In a Crackdown on ‘Illicit’ Antiquities, the Manhattan DA Seizes 6 Statues From Phoenix Fine Art

New York's crackdown on looted artifacts widens.

Ionian figural vessel representing a Siren (500-525 BCE). Photo courtesy of Manhattan district attorney.

Investigators from the Manhattan district attorney’s office seized six artifacts valued at a combined $450,000 from New York antiquities dealers Phoenix Fine Art last Friday.

According to a search warrant issued by the New York Supreme Court, the items taken from the gallery include a Rhodian seated monkey from 580–550 BC (valued at $150,000), a Corinthian sea-serpent from the 6th century BC (valued at $140,000), and an Attic red-and-black female head flask from 500–490 B.C. (valued at $80,000). The gallery could face charges of criminal possession of stolen property, filings show.

Rhodian Seated Monkey with missing arms (580–550 BCE). Photo courtesy of Manhattan district attorney.

In a statement to artnet News, a spokesman for Phoenix Fine Art said, “We immediately notified the US private collection that consigned the works to us of the situation, and we do know that the works have a long museum exhibition history spanning from the Geneva Musée d’art et d’Histoire, 1978–1981, and at the Getty Museum, Los Angeles, 1984–1996.”

The afternoon seizure was part of a widening crackdown on illicit antiquities trafficking led by the Manhattan district attorney Cyrus R. Vance Jr. On the same day, Vance’s office also confiscated nine artifacts from the home and office of financier and collector Michael Steinhardt that the DA says were looted from Greece and Italy.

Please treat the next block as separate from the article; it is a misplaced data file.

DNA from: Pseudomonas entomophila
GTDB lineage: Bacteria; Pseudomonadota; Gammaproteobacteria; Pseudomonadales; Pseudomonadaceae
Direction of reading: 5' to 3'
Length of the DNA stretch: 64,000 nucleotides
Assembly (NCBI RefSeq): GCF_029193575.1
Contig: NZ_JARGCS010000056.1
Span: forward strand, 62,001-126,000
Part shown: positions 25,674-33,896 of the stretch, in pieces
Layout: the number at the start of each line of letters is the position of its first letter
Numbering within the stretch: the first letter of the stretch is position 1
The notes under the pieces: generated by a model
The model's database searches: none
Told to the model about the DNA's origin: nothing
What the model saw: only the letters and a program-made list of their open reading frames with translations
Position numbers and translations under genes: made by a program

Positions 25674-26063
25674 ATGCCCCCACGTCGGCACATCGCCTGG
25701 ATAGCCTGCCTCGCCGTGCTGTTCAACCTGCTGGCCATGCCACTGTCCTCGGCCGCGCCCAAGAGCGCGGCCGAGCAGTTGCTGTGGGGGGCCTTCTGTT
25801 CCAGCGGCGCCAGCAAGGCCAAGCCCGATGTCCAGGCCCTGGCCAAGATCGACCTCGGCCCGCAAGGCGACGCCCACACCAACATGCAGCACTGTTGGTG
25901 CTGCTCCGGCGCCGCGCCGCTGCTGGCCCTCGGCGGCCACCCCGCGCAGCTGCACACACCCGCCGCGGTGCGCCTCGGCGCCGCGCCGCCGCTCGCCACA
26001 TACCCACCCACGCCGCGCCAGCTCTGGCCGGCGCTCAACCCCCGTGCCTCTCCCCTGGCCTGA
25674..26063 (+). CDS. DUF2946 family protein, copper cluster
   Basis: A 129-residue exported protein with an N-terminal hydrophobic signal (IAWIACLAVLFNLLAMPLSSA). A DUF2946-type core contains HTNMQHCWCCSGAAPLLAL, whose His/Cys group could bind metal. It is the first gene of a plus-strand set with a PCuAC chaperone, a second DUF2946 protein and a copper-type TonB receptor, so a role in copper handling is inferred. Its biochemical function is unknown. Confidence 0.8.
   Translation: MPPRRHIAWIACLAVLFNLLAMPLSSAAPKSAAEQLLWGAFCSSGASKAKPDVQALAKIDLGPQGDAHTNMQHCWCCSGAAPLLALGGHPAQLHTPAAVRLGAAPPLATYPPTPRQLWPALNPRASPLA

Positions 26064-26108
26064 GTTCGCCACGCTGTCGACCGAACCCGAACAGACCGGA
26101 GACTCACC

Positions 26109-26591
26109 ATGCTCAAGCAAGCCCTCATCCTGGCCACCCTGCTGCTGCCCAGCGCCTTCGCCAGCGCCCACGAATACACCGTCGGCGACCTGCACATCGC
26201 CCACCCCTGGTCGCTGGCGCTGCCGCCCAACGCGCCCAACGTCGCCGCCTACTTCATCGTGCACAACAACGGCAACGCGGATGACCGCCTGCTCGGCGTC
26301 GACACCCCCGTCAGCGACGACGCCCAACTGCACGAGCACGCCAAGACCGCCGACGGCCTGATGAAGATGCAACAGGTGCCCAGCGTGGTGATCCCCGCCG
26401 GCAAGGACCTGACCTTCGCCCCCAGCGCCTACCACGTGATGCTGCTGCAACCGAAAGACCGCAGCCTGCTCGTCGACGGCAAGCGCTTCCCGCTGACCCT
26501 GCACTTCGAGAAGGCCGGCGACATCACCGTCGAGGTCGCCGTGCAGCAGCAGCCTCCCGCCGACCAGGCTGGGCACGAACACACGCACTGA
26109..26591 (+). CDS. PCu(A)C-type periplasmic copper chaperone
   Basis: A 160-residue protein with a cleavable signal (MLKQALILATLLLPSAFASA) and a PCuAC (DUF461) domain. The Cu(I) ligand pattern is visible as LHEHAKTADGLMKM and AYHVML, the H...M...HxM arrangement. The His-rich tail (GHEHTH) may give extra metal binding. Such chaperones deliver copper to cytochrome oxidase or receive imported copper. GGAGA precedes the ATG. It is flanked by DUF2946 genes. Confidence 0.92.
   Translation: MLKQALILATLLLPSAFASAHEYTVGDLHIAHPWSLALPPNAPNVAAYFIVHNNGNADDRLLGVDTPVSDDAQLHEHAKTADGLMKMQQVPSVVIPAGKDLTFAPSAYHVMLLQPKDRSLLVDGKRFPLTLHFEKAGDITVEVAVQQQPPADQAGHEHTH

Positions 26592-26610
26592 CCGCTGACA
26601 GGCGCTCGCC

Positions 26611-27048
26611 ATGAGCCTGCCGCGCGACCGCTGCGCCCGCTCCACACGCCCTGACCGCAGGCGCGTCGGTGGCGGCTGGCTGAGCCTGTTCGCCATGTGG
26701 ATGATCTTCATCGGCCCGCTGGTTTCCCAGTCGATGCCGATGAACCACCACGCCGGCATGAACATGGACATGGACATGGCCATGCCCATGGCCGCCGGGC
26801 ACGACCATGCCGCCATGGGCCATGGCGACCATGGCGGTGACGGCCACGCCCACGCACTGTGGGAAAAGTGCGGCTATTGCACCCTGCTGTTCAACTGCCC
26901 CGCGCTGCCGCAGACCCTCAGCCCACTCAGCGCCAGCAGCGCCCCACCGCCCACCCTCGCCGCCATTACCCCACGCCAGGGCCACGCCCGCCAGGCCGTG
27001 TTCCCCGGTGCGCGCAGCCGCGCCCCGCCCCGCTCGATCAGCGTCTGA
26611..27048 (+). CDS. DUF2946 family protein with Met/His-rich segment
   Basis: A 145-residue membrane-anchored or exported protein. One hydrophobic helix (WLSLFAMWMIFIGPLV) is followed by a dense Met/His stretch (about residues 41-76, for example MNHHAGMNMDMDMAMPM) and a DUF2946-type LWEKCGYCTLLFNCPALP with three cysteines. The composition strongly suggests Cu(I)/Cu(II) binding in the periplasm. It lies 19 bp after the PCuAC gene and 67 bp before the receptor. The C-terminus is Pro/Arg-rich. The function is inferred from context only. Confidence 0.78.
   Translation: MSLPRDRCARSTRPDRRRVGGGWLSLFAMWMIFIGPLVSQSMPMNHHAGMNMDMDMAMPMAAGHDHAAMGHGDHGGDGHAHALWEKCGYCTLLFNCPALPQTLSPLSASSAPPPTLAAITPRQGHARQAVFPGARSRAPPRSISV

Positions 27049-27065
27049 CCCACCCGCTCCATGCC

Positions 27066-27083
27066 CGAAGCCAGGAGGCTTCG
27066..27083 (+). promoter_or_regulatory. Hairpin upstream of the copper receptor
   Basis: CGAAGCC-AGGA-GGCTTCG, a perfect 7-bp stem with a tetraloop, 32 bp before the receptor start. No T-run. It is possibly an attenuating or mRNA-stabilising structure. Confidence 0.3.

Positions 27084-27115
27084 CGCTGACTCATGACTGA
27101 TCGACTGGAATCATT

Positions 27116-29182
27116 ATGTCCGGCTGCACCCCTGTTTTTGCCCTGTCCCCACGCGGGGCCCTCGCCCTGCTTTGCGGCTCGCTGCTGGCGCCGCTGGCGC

Corinthian figure representing a Sea-Serpent with a human torso and head of a man (6th century BCE). Photo courtesy of Manhattan district attorney.

Vance has vowed to battle the illicit antiquities trade in New York, a major global art and antiques marketplace, and has spearheaded a number of high-profile seizures across museums, private collections, art fairs, and commercial galleries. Vance’s pledge culminated in the formation of a dedicated antiquities trafficking unit last month.

According to a report in the New York Times, the district attorney’s aggressive approach has provoked criticism from some collectors, who argue that questions of provenance should be resolved in court, especially as many have spent millions of dollars on acquisitions and research.

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